Tag Archives: Holy Well

St. Patrick’s Well, Dublin, Under Threat ?

The construction of the cross- city Luas line will destroy a holy well associated with St Patrick, Jonathan Swift and the introduction of frogs to Ireland, a historian has claimed.

Gary Branigan, author of Ancient & Holy Wells of Dublin, said the line would pass over St Patrick’s Well as it makes its way past Trinity College. The underground well would be destroyed in the process, he said.

The Railway Procurement Agency said it was aware of the well, which is a recorded monument, but said it would not be affected by the Luas works.

“Few pedestrians walking along modern-day Nassau Street will be aware that beneath their feet lies a hidden and ancient site of pilgrimage associated with none other than St Patrick himself,” Mr Branigan said.

“Nassau Street itself was called Patrick’s Well Lane until it was renamed in the 18th century after the accession to the throne of William III, ruler of the house of Orange-Nassau.”

Mr Branigan has called on Minister for Transport Leo Varadkar to review the route in order to preserve the well.

However the aagency said the well’s location had been incorrectly mapped and was actually under the north side of Nassau Street at the junction with Dawson Street and would not be under the new line.

“Appropriate constraints to protect the well during construction have also been included in the works contracts,” a spokeswoman said, “such as the requirement for continuous monitoring of vibration levels from construction activities in the area and the setting of appropriate vibration limits to ensure that no damage will occur to the well”.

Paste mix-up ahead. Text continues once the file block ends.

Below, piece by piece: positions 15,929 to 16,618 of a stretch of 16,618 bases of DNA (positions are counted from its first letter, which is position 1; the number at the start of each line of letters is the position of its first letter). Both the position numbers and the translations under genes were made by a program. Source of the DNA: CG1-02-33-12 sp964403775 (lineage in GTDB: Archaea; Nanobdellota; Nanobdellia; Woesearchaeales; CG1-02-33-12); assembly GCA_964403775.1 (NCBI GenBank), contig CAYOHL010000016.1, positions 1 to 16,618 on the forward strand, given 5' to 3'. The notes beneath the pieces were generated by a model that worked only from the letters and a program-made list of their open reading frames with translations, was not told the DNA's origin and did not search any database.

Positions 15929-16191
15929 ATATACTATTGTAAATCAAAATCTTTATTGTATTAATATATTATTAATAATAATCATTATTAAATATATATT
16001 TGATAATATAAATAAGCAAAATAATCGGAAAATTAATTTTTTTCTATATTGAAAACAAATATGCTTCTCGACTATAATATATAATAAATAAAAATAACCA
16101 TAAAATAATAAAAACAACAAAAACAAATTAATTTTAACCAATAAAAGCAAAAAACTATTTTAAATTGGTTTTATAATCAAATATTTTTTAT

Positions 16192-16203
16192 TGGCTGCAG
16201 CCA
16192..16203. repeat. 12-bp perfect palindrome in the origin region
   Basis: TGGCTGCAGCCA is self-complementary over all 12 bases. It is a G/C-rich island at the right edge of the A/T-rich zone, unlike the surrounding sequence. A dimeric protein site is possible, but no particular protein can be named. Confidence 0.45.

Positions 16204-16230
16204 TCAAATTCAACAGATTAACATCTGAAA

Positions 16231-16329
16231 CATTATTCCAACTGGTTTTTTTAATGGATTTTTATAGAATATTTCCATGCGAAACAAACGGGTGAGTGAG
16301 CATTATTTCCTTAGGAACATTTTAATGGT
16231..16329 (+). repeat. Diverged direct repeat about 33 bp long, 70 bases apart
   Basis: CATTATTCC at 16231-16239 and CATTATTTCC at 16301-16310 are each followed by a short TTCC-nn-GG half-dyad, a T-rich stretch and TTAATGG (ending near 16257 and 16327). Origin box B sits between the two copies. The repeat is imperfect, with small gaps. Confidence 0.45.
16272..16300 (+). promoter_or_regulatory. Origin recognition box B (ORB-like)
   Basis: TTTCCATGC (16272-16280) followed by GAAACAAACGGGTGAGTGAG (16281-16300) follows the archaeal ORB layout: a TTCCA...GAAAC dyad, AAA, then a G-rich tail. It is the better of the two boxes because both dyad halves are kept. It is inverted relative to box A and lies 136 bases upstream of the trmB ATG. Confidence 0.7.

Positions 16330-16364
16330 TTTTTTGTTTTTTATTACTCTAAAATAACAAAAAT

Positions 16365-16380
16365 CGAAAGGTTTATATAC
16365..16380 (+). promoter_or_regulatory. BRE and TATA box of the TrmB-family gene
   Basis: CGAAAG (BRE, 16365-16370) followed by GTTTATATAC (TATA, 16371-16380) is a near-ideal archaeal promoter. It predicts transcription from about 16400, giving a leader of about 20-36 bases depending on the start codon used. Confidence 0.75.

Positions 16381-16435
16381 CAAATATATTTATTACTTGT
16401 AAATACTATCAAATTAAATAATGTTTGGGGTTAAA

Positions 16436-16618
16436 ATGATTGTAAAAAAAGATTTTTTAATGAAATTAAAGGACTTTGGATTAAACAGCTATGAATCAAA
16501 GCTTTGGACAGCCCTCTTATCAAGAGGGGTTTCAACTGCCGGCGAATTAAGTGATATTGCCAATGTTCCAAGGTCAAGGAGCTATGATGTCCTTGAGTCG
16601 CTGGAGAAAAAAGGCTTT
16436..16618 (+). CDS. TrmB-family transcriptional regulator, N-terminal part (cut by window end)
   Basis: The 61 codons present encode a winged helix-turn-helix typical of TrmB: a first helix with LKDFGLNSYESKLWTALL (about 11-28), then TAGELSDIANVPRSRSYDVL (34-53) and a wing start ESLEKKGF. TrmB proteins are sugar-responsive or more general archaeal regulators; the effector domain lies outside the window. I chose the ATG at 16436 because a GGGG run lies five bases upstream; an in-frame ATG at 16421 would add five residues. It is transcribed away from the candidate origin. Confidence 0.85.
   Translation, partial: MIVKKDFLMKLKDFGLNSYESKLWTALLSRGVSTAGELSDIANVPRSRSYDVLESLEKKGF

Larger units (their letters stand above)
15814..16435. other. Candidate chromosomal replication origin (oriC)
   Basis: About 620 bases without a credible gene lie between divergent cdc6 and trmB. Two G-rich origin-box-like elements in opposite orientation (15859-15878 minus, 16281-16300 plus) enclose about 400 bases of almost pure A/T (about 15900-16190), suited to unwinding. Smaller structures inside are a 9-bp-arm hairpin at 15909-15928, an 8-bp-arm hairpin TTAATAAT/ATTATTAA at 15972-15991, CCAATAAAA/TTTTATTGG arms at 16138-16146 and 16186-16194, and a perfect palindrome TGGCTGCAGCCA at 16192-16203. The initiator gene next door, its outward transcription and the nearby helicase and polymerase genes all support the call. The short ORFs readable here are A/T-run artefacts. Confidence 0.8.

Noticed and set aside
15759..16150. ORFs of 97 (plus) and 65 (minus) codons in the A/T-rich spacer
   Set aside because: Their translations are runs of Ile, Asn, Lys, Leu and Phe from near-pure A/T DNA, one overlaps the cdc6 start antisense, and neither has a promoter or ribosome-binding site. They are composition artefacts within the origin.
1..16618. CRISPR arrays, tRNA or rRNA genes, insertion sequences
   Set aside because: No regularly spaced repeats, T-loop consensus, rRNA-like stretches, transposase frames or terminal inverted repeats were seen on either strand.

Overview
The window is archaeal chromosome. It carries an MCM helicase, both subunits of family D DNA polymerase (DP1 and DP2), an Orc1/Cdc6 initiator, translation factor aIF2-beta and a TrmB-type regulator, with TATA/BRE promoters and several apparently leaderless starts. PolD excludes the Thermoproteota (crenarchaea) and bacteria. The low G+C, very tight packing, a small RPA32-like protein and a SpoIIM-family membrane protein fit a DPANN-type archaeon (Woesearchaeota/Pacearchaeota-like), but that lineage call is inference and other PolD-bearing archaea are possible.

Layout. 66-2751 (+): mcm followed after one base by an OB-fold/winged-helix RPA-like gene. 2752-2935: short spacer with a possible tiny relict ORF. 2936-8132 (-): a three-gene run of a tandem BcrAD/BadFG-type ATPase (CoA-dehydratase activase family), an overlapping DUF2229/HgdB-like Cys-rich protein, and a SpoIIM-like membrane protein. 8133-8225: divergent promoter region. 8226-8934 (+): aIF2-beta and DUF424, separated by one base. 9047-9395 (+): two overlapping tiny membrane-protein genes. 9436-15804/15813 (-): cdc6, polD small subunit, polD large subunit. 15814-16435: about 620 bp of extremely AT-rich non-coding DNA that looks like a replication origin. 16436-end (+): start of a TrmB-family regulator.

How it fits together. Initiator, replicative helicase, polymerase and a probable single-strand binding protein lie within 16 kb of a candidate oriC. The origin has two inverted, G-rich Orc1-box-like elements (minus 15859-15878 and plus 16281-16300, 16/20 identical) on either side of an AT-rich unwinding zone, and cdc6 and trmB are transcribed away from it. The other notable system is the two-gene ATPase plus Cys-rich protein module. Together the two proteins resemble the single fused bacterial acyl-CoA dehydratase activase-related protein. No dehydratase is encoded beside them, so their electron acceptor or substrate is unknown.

In 1729 the well ran dry, inspiring Jonathan Swift to write a satirical poem.

Legend has it that frogs were introduced to Ireland by a Protestant who, “to show his zeal against popery”, brought frog spawn from Liverpool and deposited it in the well.

Source – Irish Times, 25 July 2013

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Carter’s Well, Low Fell, Gateshead

 

Nowadays, Carter’s Well is a Cast iron pump with a spring handle and domed cap (not working) located on Durham Road, Low Fell, now a suburb of Gateshead, Tyne & Wear  (NZ25756005).

At least, that’s its current public face – there was, and apparently still is, more to it.

Once a mere spring “oozing out of a hillside“, where in summer people had to watch all night and take water up with a saucer, the water supply to the well was substantially improved when a drift was excavated in this direction from Sheriff Hill Colliery  and water was found in old coal workings.